In March of 2021, Davis told the Arrow the Department of Public Safety gave a new presentation on sexual conduct to her sorority Tri Sigma. She said she felt the presentation was “misguided and not helpful.”
“Girls left crying, ‘cause they were triggered by their experiences, and they didn’t feel like it was a supportive environment,” Davis said. “We were the first chapter to receive the presentation, and we were the last chapter to receive the presentation.”
Mitten said he felt there was some miscommunication that day, and the presentation could have been delivered in a more “soft-edged” way.
Last year, students were frustrated with examples of nonverbal consent presented in a campus violence prevention PowerPoint and began circulating screenshots of the slide on social media. In the presentation, the example of nonverbal consent “making direct eye contact” specifically angered students and made students who have reported sexual misconduct uncomfortable. In his letter to the student body Dec. 16, 2020, University President Carlos Vargas said the slide, along with “all university trainings and materials” on the topic, were under review.
Mitten said the presentation including the nonverbal consent slide that upset students is no longer used, and the university is considering new modes of educating students. Changes being discussed include increased peer-to-peer education, continuous education and a resource center with alternative reporting methods for those less likely to report.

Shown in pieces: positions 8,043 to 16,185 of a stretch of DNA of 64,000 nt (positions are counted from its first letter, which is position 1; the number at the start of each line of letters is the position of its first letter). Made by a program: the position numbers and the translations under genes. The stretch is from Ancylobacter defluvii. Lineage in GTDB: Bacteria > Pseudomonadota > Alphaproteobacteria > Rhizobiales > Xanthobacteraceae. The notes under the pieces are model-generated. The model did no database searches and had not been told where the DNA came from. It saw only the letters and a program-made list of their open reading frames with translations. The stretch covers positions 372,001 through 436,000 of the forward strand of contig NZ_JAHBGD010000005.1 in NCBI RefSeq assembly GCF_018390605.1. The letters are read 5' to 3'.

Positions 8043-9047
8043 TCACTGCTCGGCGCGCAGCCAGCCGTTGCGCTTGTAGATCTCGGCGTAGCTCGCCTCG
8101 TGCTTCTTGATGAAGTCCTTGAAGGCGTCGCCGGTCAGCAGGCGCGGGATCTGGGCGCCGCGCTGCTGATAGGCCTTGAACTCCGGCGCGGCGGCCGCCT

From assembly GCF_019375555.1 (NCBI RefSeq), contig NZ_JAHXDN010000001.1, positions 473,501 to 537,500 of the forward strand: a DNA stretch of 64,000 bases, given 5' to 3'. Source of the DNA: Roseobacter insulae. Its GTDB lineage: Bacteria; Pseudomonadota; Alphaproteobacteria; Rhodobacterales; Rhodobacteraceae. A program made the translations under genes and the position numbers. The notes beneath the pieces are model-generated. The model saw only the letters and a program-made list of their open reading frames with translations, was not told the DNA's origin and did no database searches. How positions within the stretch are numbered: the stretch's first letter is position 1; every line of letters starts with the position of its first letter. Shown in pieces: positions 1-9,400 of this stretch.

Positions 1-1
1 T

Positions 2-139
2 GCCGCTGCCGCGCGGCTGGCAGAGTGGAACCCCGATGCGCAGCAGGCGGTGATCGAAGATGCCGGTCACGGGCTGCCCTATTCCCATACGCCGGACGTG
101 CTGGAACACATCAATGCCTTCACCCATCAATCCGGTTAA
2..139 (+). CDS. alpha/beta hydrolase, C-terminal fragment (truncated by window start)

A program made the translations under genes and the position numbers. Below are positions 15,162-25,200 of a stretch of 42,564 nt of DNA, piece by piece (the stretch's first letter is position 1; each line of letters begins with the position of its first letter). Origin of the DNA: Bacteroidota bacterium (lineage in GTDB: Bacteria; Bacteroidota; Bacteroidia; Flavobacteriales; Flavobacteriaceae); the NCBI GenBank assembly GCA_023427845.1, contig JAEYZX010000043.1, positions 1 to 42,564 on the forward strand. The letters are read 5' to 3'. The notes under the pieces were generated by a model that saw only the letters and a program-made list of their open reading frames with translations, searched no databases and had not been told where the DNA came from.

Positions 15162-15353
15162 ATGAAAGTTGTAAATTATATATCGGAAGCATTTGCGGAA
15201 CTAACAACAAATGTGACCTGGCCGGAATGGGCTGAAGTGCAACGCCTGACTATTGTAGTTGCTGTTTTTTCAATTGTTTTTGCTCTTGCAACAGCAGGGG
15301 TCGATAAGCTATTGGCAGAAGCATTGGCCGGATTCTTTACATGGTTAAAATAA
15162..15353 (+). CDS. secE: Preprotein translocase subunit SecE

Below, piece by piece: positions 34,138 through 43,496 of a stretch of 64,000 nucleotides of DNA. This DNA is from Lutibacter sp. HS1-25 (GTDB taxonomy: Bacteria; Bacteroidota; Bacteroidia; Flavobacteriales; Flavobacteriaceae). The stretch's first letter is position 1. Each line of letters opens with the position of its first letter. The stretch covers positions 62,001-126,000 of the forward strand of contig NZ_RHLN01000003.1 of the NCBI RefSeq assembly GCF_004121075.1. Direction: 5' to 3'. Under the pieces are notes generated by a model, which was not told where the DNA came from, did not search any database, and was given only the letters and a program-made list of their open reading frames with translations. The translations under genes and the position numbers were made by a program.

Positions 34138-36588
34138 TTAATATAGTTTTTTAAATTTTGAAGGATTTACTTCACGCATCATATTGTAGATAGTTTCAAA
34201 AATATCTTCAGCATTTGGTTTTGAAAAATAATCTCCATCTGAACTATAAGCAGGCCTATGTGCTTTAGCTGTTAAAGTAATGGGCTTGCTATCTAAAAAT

In February, past Redhawks Rising President Celeste Akoro said she met with Vargas along with Redhawks Against Sexual Assault (RASA) President Adelia Hancock. RASA was created in December 2020, a few weeks after Brady’s post, with the mission of advocating for sexual assault survivors on SEMO’s campus. When Akoro left Vargas’ office that day, she said she felt positive there would be change. Currently, Akora remains positive and believes she will see change “no matter how long it takes.”
As for Jenkins’ documentary, the video has more than 1,800 views on Youtube as of Dec. 12, and Jenkins said she has received multiple direct messages on Instagram from students wanting to thank her and share their own stories. Jenkins said she is happy to hear her video has helped people, even if it “just helped one person.”
For those who have experienced sexual and domestic violence, there are multiple resources available on campus and in the community, including university resources, campus counseling, Southeast Missouri NASV, Safe House for Women, Redhawks Rising, Iota Chi and RASA.